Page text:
Archive for July, 2007

Agency VII: Call for Portfolios for Membership, deadline September 30

The following has been posted on Agency VII‘s website:

VII is welcoming applications for membership during its forthcoming semi-annual meeting in California in November 2007.

Anyone may apply for membership, but membership will be offered to a small number of motivated photographers who we believe will enhance and strengthen the body of work that we currently produce; to photographers whom we believe we can work with in the management of VII; and to photographers whom we believe have high standards of integrity.

As VII is solely owned by its members, it comes with shareholder responsibility. New members will spend at least one year with VII before full membership is offered. All members will be obliged to purchase shares, attend shareholders meetings and contribute dynamically and responsibly to the business of the agency.

Candidates are considered by the existing members only during the VII annual (or semi-annual) meetings and should submit work on DVD or CD in Jpeg Format compressed at level 8 and at a size no greater than 100 dpi x 16 x 12 inches. No more than 40 images should be submitted and each image should have caption and contextual information embedded in it. Each photographer should submit a brief biography, and tell us what their future intentions are professionally and what motivates them to want to join VII. The submissions should be delivered to one of our bureaus in either New York, or Paris by September 30th, and clearly marked “SUBMISSION FOR VII MEMBERSHIP”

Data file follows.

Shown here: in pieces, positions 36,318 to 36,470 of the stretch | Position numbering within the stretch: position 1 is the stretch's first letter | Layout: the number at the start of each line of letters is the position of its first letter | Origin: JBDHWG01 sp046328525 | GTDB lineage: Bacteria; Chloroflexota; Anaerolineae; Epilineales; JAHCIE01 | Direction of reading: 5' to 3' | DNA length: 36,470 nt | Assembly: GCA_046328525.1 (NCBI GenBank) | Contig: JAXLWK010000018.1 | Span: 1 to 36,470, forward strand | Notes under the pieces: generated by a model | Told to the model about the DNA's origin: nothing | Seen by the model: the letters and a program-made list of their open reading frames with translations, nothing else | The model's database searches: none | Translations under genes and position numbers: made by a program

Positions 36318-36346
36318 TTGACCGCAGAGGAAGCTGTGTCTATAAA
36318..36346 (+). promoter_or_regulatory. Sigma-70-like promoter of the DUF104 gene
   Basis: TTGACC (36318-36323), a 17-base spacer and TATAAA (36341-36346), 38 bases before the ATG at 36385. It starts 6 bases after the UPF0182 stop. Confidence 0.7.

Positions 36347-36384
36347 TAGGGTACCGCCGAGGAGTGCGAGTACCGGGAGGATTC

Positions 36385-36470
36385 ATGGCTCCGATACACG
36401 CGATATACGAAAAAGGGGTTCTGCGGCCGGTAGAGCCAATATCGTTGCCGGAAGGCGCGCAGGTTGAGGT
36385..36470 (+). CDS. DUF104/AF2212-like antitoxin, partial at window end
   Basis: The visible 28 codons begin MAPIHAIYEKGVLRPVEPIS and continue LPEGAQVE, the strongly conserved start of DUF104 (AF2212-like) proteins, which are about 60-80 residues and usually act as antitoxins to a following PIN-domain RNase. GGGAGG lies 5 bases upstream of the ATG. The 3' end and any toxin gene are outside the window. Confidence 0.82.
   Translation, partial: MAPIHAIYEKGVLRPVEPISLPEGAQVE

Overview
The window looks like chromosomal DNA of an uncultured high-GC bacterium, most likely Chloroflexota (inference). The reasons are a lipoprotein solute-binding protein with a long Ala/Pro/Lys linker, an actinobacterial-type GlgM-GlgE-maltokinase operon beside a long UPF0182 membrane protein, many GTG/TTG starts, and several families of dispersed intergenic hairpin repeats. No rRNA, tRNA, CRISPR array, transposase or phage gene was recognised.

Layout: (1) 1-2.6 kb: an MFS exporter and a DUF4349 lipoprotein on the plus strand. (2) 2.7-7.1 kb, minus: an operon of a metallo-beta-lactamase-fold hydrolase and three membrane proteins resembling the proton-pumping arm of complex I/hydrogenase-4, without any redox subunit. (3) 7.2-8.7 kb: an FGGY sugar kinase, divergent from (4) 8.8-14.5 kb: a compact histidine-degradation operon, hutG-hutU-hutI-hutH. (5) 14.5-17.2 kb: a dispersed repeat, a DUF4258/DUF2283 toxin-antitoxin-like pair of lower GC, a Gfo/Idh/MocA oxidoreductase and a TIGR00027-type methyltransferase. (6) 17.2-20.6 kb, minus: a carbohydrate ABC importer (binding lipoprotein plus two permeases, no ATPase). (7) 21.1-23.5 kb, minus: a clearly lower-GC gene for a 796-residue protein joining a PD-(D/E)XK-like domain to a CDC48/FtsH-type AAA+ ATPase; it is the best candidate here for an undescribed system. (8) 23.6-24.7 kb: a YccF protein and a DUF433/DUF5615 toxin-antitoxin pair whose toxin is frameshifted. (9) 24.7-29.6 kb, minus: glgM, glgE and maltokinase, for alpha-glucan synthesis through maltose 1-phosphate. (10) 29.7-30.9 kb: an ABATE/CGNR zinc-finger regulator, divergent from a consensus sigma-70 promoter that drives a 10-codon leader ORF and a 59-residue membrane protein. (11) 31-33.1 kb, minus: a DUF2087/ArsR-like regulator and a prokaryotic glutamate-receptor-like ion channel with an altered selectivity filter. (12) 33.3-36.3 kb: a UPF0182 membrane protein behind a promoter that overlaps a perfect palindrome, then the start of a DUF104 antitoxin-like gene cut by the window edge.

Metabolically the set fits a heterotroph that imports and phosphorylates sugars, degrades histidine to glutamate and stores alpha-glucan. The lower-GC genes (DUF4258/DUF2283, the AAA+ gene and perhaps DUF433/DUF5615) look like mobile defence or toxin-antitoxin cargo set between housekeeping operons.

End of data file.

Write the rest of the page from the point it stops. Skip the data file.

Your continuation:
For more information, please visit our website at

The current roster of members includes:
Alexandra Boulat
Lauren Greenfield
Ron Haviv
Gary Knight
Antonin Kratochvil
Joachim Ladefoged
Christopher Morris
James Nachtwey
Eugene Richards
John Stanmeyer.

From the website:


VII derives its name from the number of founding photo-journalists who, in September 2001, formed this collectively owned agency. Designed from the outset to be an efficient, technologically enabled distribution hub for some of the world’s finest photojournalism, VII has been responsible for creating and relaying to the world many of the images that define the turbulent opening years of the 21st century.

Alexandra Boulat, Ron Haviv, Gary Knight, Antonin Kratochvil, Christopher Morris, James Nachtwey and John Stanmeyer were joined in 2002 by Lauren Greenfield and in 2004 by Joachim Ladefoged. Eugene Richards joined in April 2006. Together they document conflict – environmental, social and political, both violent and non-violent – to produce an unflinching record of the injustices created and experienced by people caught up in the events they describe.

On September 9th 2001, VII announced its formation. On the following night, covering for the missed return flight of a colleague, James Nachtwey arrived at his Manhattan apartment close to the World Trade Center. The next morning, he photographed some of the most haunting pictures of the collapse of the towers, at the same time eloquently conveying the destruction of a way of life.